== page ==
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Soft, Handmade Tortilla Breads


I sometimes feel a bit like the Indian girl who is nagged by her mother to make her chapatis round. Let’s face it, for several reasons, I would make a very bad Indian bride. However, when it comes to tortillas, I really don’t care what shape they are; I just want to be able to wrap things up in them or tear bits off them and for them to look really appetising. In Mexico, they make their tortillas quite small, whereas in the USA they tend to make them, well, American size. I tend to aim for the latter simply because they look more impressive on the table. But if you want to keep your girth manageable, the Mexicans have probably got this basic bread right.

For this you will need a good size pan – preferably a heavy iron one or a large round flat griddle. Oh, and don’t oil it – these are meant to be heated, not fried! These are MUCH better than shop bought ones and dead easy.


  • 5 cups Flour, Plain - Just a general purpose flour
  • 1 teaspoon Sea Salt - Fine ground
  • 1 teaspoon Baking Powder
  • 1/2 cup Lard - Butter does not work as well
  • 1 1/2 cups warm Water - The quantity might vary depending on the flour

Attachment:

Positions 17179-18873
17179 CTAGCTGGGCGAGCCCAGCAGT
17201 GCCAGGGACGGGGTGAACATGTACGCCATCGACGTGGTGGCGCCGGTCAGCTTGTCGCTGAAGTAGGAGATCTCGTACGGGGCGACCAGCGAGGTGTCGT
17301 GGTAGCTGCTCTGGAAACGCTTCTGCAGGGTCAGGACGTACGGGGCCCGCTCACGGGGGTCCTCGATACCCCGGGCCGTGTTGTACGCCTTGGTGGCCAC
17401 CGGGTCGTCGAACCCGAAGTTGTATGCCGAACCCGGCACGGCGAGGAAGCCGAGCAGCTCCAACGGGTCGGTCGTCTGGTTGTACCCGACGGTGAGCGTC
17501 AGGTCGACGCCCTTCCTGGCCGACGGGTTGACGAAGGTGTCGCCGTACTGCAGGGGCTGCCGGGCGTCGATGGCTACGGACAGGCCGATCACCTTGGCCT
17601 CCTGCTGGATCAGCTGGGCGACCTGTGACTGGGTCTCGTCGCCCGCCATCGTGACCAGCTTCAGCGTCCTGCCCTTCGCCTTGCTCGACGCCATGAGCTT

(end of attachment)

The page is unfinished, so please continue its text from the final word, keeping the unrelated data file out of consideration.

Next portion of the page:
Add the salt and baking powder to the flour and mix well.

Add the lard and either shove it in your mixer with a pastry beater (the K beater if you have a Kenwood Chef), or crumble by hand. (Trust me, having a Kenwood Chef is a joy - save up now!)

Once you have it to a fine crumb, start adding the warm water while stirring with a large fork – it must be warm, by the way. What you are aiming for is a smooth, elastic dough. I find that people often forget all their bread making lessons when they are not using yeast or proving the dough, but this is still bread; it will come out best if it has been needed for a good length of time.

Once you got it like a nice small pillow, cover it and leave it for half an hour.

Give your dough a final knead and then divide it into 8 pieces (for huge tortillas) or 12 to 16 for more sensible ones. It is down to the size of your pan, really. I have a big one!

Roll them out on a floured surface with a large wooden rolling pin. Large rolling pins will tend to produce a more even result, especially if you keep your hand towards the end of the pin, but not right at the end!  Get them to around 3 millimetres thick or so – nice and thin, anyway.

Cook them on a dry, medium hot pan so they are just cooked but still soft. Wrap them in a tea towel. I often do them in advance, then bung them in the microwave for a few seconds to soften before use, if I am using them as wraps! Sacrilege, probably.


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